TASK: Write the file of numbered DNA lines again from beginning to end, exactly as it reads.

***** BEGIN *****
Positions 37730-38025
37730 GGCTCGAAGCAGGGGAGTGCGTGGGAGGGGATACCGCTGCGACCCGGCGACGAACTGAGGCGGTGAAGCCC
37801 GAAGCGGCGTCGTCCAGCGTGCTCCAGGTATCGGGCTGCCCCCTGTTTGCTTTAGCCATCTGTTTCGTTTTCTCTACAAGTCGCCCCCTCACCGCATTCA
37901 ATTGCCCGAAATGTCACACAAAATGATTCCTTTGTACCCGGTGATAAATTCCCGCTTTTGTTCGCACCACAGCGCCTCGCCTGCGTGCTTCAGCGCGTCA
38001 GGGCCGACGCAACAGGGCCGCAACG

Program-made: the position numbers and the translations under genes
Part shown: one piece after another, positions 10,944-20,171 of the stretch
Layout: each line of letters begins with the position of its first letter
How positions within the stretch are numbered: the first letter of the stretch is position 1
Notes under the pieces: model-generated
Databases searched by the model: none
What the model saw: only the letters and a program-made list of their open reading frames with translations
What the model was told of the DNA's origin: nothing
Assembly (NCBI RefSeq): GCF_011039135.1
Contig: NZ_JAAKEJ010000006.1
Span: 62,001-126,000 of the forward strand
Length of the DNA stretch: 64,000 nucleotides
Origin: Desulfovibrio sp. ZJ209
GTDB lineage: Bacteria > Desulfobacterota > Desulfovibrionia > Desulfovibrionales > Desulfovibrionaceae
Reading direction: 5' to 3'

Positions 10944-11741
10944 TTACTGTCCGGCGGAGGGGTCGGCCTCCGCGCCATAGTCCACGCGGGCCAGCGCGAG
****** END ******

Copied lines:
Positions 37730-38025
37730 GGCTCGAAGCAGGGGAGTGCGTGGGAGGGGATACCGCTGCGACCCGGCGACGAACTGAGGCGGTGAAGCCC
37801 GAAGCGGCGTCGTCCAGCGTGCTCCAGGTATCGGGCTGCCCCCTGTTTGCTTTAGCCATCTGTTTCGTTTTCTCTACAAGTCGCCCCCTCACCGCATTCA
37901 ATTGCCCGAAATGTCACACAAAATGATTCCTTTGTACCCGGTGATAAATTCCCGCTTTTGTTCGCACCACAGCGCCTCGCCTGCGTGCTTCAGCGCGTCA
38001 GGGCCGACGCAACAGGGCCGCAACG

Program-made: the position numbers and the translations under genes
Part shown: one piece after another, positions 10,944-20,171 of the stretch
Layout: each line of letters begins with the position of its first letter
How positions within the stretch are numbered: the first letter of the stretch is position 1
Notes under the pieces: model-generated
Databases searched by the model: none
What the model saw: only the letters and a program-made list of their open reading frames with translations
What the model was told of the DNA's origin: nothing
Assembly (NCBI RefSeq): GCF_011039135.1
Contig: NZ_JAAKEJ010000006.1
Span: 62,001-126,000 of the forward strand
Length of the DNA stretch: 64,000 nucleotides
Origin: Desulfovibrio sp. ZJ209
GTDB lineage: Bacteria > Desulfobacterota > Desulfovibrionia > Desulfovibrionales > Desulfovibrionaceae
Reading direction: 5' to 3'

Positions 10944-11741
10944 TTACTGTCCGGCGGAGGGGTCGGCCTCCGCGCCATAGTCCACGCGGGCCAGCGCGAG